[1] The guide’s title is “What does it take to mainstream disaster risk management in key sectors?” And the Da Nang case is already part of the literature on the subject.

Image credit: DFID

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OPINION: After Paris – “Going from intended to implemented, that is the question” says Margaret Kamau, Kenya

Kenya aims to reduce its greenhouse gas emissions by 30% by 2030 relative to Business As Usual. This goal is subject to international support in the form of finance, investment, technology development and transfer, and capacity building. Margaret Kamau, CDKN´s Country Engagement and Project Manager talks to Miren Gutiérrez about what this target means for her country.

 

The Paris Agreement created an ambitious mandate for the global community. Does it change the national conversation in Kenya about action on climate change? If so, how?

Well before, for much of 2015, there has been quite a momentum in Kenya around preparations for COP21 [Editor: 21stConference of the Parties for the UNFCCC], the INDCs [Climate plans which countries submitted to the conference] and the Paris Agreement. A number of stakeholders were quite involved in the ‘road to COP’ process. I think that this kind of momentum has carried on in 2016.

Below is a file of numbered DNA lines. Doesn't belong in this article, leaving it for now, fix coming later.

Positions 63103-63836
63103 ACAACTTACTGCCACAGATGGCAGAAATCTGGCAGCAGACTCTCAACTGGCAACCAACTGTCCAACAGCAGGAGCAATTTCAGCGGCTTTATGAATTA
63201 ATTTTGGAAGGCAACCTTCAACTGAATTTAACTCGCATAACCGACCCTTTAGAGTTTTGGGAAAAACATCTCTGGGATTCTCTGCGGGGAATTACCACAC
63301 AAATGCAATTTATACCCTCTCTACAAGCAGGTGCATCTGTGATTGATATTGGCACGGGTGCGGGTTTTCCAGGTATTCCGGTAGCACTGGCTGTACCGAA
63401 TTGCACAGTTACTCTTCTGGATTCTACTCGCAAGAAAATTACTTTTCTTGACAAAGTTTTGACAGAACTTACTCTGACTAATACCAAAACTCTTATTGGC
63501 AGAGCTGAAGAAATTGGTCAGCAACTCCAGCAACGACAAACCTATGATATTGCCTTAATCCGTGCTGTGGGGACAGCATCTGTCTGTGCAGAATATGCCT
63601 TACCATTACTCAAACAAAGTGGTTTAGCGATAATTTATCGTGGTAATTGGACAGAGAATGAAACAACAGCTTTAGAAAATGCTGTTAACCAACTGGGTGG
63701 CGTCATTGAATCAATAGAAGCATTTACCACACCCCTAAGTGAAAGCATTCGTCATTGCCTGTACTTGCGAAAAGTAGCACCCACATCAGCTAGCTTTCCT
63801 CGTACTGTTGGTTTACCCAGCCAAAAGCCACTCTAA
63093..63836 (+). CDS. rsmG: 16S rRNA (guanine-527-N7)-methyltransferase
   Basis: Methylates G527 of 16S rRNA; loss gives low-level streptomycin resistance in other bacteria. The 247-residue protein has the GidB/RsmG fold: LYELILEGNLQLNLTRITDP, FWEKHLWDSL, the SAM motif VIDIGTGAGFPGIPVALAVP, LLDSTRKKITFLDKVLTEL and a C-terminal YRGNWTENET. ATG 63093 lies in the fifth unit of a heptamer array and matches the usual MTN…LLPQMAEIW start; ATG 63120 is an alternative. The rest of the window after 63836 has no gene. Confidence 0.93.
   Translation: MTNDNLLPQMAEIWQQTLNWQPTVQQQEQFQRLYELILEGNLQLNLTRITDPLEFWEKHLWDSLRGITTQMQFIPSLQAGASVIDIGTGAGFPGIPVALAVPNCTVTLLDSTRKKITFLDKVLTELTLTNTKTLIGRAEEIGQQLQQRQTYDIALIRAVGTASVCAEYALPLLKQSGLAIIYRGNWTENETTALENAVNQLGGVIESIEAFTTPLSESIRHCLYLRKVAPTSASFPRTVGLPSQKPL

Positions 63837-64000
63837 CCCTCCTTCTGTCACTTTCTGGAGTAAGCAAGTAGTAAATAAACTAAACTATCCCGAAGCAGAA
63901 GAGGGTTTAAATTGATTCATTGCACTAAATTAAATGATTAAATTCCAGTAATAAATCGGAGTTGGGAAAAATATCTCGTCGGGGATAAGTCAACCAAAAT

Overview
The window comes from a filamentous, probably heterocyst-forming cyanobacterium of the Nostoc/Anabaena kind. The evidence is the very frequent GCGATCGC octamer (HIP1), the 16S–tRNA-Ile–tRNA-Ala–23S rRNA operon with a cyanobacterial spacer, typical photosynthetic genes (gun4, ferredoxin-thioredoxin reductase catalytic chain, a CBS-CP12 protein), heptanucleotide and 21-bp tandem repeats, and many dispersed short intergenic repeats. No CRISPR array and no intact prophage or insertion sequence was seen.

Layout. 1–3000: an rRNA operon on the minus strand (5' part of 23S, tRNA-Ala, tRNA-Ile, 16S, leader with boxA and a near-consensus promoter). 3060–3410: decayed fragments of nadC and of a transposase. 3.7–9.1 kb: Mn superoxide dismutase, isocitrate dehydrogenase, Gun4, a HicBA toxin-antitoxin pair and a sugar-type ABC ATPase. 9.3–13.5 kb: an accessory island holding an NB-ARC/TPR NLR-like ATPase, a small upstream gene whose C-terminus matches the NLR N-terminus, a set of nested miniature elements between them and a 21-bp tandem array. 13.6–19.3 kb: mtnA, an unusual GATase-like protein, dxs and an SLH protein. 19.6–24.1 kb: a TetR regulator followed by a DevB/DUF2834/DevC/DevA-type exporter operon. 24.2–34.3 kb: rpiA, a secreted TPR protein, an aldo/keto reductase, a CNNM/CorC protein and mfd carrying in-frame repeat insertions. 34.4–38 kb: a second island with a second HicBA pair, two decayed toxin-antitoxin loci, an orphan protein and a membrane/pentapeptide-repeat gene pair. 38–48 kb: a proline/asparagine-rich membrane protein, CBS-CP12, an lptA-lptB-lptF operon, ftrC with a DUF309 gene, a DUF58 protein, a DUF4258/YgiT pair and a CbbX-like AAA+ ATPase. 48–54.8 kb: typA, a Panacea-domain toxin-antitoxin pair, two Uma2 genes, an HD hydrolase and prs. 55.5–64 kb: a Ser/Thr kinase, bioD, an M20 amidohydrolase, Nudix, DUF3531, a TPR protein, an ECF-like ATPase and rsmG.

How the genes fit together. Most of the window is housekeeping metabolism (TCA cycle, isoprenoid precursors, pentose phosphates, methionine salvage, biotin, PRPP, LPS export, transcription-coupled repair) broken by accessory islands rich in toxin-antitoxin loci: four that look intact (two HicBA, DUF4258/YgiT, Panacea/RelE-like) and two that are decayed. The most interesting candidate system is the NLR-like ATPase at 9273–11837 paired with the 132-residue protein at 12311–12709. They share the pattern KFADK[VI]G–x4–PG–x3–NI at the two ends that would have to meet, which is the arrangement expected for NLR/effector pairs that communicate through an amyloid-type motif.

From meetings that we had this February and March, we can tell there is a bit of uncertainty about “what next” with regards to the Paris Agreement. But the Government of Kenya is taking steps to clarify this. For example, in mid-February there was a meeting on the post-Paris situation with a wide range of civil society organisations and other stakeholders, where the government was able to explain what the next steps were and what the COP21 meant.

In two weeks, there is another stakeholder consultation session, now addressed towards developing the next steps after Paris. Now we are waiting to hear what the government has planned and what they need support for. I know they are also looking at the implications for Kenya’s growth and sustainable development. So I think the main influence COP21 has had is creating momentum before, during and after the event.